Austen reveals Elizabeth’s character as an example about how she wanted to have her own self independence during that time period. Elizabeth is very out spoken for a young lady as herself, most of the ladies during that time period wasn’t fond of Elizabeth and her wild manner, as she wasn’t fond of people in the upper class behavior towards those in a different class. Mr. Darcy in the beginning of the novel was referred as a “bitterness of spirit...and shockingly [rude]”pg. 15 chapter 3. Mrs. Bennet thinks “[Elizabeth] does not lose much suiting his fancy; for he is a most disagreeable, horrid man, not at all worth pleasing” pg.
Miss Bingley is jealous of Elizabeth, she feels threatened by her and fears that she will loose Darcy and his affections will focus more onto Elizabeth. "When dinner was over, she (Elizabeth) returned directly to Jane, and Miss Bingley began abusing her as soon as she was out of the room. Her manners were pronounced to be very bad indeed, a mixture of pride and impertinence; she had no conversation, no stile, no taste, no beauty." Again in this sentence Miss Bingley uses short pauses in what she is saying, she pauses
The sooner people accept that we are all human, the better. Moving on, the author’s style was unusual, criticizing, and degrading, and the tone was less than likeable. However, it was a direct approach to displaying human faults and how people turn the other way rather than acknowledge them. Lady Montagu, clearly took offense to Swift’s poem and so, wrote her own riposte to put him down for writing such an unflattering poem. She certainly did not “pass in silence without matching wits”(292) with Swift.
Also, Blanche is always rudely telling Stella how she lives is wrong and constantly criticizing her relationship with Stanley. Blanche does not understand why Stella would lower herself for someone like him, and when Blanche asks why she is with him and loves him, Stella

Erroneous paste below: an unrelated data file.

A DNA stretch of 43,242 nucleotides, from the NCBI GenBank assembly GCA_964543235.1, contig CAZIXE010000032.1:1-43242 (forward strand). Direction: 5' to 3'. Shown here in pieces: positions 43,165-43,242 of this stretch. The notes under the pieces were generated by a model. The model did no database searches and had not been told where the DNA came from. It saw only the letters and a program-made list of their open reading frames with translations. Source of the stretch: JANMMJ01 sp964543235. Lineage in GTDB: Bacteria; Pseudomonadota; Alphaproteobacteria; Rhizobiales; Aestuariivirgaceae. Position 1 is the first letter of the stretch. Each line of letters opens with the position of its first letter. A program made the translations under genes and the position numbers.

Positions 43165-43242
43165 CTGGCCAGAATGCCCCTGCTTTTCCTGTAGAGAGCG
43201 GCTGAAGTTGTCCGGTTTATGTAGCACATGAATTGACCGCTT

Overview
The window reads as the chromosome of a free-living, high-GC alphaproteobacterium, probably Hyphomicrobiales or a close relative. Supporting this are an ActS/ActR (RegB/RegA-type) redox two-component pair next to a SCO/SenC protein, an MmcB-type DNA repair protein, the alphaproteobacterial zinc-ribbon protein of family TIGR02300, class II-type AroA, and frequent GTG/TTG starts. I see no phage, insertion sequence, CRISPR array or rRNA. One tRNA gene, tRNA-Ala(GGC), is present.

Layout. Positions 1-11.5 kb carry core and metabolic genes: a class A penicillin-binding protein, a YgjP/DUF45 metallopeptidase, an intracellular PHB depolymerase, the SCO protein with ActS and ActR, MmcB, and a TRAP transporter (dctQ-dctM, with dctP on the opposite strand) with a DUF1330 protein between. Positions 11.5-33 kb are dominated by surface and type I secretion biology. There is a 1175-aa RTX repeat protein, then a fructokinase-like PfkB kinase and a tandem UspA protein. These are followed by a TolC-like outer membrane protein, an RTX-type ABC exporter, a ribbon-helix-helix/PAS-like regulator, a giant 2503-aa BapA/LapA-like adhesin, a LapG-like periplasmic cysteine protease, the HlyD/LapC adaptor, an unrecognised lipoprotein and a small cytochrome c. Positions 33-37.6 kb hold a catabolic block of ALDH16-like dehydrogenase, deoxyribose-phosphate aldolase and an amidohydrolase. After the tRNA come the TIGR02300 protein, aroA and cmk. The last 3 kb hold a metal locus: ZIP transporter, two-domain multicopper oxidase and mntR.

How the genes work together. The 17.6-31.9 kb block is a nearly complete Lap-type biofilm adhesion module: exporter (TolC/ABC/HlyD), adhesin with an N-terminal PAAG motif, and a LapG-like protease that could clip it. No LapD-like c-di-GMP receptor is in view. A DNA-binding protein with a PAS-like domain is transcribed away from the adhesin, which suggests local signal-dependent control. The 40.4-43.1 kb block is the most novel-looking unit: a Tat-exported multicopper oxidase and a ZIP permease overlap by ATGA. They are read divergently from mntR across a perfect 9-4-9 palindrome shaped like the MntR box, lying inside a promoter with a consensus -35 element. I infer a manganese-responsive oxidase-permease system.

Her unsupportive argument is not to prove the misconceptions of what makes a woman a woman, really her arguments about her own anger and aggression towards her past. She can’t get over it and carries those feelings and judges everyone, like they are all out to hurt
The ideal of beauty has become a form of oppression by men and also self-oppression. This makes women feel inferior because they can never achieve the perfect image. Women are always disapproving every part of their bodies, scrutinizing every imperfection. Women are looked at by the different parts of their bodies while men are looked at as a whole. For example, the word “butterface”, which means overall the woman is attractive “but her face”.
Flaws and Fallacies In Mark Twain’s essay, “The Damned Human Race,” many flaws appear within his abundant use of analogies. One flaw stems from his use of Hasty Generalization. Twain supports this by writing that “the earl wantonly destroys what he has no use for…” which, according to Twain suggests “..that the earl was descended from the anaconda.” (Twain 28). This is a Hasty Generalization, for Twain is basing his conclusion on one result that does not represent the whole population. Since his argument is based on a common fallacy, his essay appears unreasonable and flawed.
As if you were able to stop them! I like this quotes in particular as I feel it sums up blanches haunted and complex feelings in this scene, as it appears as something she is. Infect just saying to herself, it's quite a way through the monolouge when, she's "really got into it" (her spiralling pity, a little exaggerated and theatrical) this quotes also seems particularly haunting as if she's re, in acting/remembering her exact thoughts at the time, that someone said this too her and shows us Her confusion/vulnerability/ helplessness her feelings of uselessness and incompetence in that situation and her lack of control which contrasts with her manner of manipulation and managing everyone around